Georgia’s parliament has adopted a bill on labour safety in its third and final reading after facing pressure from labour rights groups. All 88 MPs present voted in favour of the bill, in a plenary session on 7 March.
Most of the law’s provisions are set to come into force as soon as the president signs the bill, with the remaining regulations coming into force after 1 January 2019.
The regulations scheduled to come into force later include an obligation for employers to provide accident insurance for employees, and to establish an office or appoint a specialist to oversee labour safety.
The law mandates companies ‘with high risk workplaces’ re-register in the registry of economic activities. The Committee on Healthcare and Social Issues, which gave the green light to the amended version of the bill in February, has defined 11 hazardous sectors of the economy in which companies will be required to register.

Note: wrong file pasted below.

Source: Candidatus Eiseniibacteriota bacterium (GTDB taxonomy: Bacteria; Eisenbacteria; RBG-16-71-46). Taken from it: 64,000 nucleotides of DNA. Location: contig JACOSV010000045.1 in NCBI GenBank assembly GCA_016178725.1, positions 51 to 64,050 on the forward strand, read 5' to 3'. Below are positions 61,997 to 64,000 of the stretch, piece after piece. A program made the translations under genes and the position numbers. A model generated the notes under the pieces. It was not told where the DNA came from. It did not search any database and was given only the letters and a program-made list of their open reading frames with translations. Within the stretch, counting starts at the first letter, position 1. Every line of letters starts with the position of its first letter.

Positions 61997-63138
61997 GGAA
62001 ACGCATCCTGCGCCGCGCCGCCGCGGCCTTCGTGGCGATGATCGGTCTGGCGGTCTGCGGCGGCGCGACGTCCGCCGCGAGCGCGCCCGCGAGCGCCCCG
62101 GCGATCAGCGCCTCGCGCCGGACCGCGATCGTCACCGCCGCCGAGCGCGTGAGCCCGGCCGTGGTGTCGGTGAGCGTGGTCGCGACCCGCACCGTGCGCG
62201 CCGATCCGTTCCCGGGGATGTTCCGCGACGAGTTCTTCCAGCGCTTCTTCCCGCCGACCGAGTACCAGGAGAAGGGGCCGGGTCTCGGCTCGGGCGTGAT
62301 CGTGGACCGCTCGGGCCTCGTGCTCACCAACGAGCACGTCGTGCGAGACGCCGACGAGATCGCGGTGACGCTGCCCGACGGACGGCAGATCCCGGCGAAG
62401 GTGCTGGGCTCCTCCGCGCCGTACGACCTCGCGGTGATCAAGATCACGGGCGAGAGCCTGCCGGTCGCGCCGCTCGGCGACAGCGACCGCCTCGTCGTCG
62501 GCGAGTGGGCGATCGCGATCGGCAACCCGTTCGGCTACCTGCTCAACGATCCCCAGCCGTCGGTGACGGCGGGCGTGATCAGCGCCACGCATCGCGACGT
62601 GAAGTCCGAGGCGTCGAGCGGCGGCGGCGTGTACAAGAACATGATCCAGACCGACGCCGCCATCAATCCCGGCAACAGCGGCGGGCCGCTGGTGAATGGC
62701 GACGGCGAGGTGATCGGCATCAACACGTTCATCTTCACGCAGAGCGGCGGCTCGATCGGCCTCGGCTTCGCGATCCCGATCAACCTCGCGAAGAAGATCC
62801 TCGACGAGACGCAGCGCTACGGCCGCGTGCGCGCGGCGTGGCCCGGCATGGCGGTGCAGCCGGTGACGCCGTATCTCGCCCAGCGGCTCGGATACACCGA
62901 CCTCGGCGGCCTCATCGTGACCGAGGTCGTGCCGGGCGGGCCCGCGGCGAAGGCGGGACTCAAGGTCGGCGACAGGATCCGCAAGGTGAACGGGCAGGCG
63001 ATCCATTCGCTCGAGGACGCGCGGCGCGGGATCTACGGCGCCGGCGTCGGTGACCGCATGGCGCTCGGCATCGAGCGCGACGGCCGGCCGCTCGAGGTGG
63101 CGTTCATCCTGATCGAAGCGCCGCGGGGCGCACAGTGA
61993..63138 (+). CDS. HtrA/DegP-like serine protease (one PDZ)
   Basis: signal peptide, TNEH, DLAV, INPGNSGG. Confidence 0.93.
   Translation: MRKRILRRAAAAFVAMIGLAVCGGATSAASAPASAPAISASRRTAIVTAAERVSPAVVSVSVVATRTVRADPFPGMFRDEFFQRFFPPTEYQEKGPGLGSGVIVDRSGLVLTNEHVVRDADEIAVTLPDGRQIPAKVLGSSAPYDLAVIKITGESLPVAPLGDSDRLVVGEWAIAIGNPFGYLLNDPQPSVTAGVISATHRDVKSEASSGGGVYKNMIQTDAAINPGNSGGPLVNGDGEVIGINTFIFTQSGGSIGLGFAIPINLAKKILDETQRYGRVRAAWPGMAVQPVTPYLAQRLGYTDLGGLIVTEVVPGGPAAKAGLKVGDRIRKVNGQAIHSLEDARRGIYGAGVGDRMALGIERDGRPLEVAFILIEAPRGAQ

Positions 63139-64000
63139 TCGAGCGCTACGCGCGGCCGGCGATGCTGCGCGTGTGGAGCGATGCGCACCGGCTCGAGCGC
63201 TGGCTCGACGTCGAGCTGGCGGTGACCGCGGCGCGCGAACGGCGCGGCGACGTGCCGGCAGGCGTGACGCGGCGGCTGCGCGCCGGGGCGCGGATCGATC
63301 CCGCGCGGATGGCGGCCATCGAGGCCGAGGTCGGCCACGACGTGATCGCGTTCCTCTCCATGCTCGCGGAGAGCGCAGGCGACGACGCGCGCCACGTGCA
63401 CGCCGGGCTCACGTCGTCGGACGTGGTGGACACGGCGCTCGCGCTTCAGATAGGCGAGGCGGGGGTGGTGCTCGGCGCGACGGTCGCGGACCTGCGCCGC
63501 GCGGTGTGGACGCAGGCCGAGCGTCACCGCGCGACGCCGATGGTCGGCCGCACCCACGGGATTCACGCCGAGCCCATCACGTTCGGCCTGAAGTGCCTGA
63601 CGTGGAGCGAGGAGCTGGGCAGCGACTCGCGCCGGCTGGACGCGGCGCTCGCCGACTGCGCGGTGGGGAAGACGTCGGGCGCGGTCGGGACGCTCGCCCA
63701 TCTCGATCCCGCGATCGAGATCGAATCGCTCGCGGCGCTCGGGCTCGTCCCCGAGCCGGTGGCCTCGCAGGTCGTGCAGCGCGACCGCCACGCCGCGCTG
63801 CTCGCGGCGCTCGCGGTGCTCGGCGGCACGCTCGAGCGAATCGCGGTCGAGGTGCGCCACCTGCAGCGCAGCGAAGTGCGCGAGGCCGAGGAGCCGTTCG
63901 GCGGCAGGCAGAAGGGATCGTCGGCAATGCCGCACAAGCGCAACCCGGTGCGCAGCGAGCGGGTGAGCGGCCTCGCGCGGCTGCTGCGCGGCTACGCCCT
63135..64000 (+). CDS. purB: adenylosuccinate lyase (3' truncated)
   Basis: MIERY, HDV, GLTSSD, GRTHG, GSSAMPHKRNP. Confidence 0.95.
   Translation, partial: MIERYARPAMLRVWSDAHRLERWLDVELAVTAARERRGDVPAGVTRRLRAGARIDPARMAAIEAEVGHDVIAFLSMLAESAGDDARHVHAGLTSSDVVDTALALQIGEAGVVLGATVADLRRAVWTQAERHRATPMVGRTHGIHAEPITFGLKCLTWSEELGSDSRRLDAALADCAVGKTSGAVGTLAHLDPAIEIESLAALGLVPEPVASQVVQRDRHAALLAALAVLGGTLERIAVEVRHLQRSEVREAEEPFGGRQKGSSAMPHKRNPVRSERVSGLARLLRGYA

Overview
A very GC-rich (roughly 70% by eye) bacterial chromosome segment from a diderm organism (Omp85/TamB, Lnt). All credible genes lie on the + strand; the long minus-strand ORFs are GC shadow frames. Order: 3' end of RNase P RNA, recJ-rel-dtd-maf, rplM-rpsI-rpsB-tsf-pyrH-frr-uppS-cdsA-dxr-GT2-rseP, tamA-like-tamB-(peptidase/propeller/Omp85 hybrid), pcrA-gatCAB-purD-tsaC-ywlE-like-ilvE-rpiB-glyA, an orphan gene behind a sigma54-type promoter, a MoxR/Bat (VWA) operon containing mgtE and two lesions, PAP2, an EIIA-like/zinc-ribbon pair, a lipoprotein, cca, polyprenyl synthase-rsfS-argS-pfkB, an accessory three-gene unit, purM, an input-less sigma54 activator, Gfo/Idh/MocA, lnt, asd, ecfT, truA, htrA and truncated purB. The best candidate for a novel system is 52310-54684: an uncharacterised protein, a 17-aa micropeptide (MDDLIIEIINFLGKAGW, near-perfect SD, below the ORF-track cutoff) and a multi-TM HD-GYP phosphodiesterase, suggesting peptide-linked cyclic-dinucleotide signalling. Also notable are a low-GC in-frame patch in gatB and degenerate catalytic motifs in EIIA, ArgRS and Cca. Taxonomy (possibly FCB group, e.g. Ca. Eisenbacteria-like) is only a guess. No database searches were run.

These are: transport, light industry, furniture manufacturing, glass production, heavy industry, the oil and gas industries, metallurgy, mining, construction, electricity, and chemical production.
The law envisions higher fines for employers for violating safety rules, but these will only apply to these 11 ‘hazardous’ sectors. Fines will range from ₾100–₾50,000 ($40–$20,000). The sanctions are categorised into three types, and will depend on the size of an enterprise. The list of hazardous sectors can be amended later, according to the parliament.
The law also requires companies to provide first aid kits, and ensure fire safety rules, which will ‘depend on the size of the enterprise and other factors’, are followed.
Parliament started considering the bill in June 2017 following the death of four miners in a coal shaft in Tkibuli. Data obtained by OC Media from the Ministry of Internal Affairs shows that in 2010–2017, 359 people were killed and 984 injured in workplace accidents.
Discussions of the bill were re-initiated in November 2017 but attracted backlash from labour rights groups who accused the government of delaying adoption of the law.
Despite demands from labour rights groups, the law does not reform the Labour Inspection Department under the Ministry of Labour. Labour inspectors will still only be able to issues recommendations, which are not legally binding.
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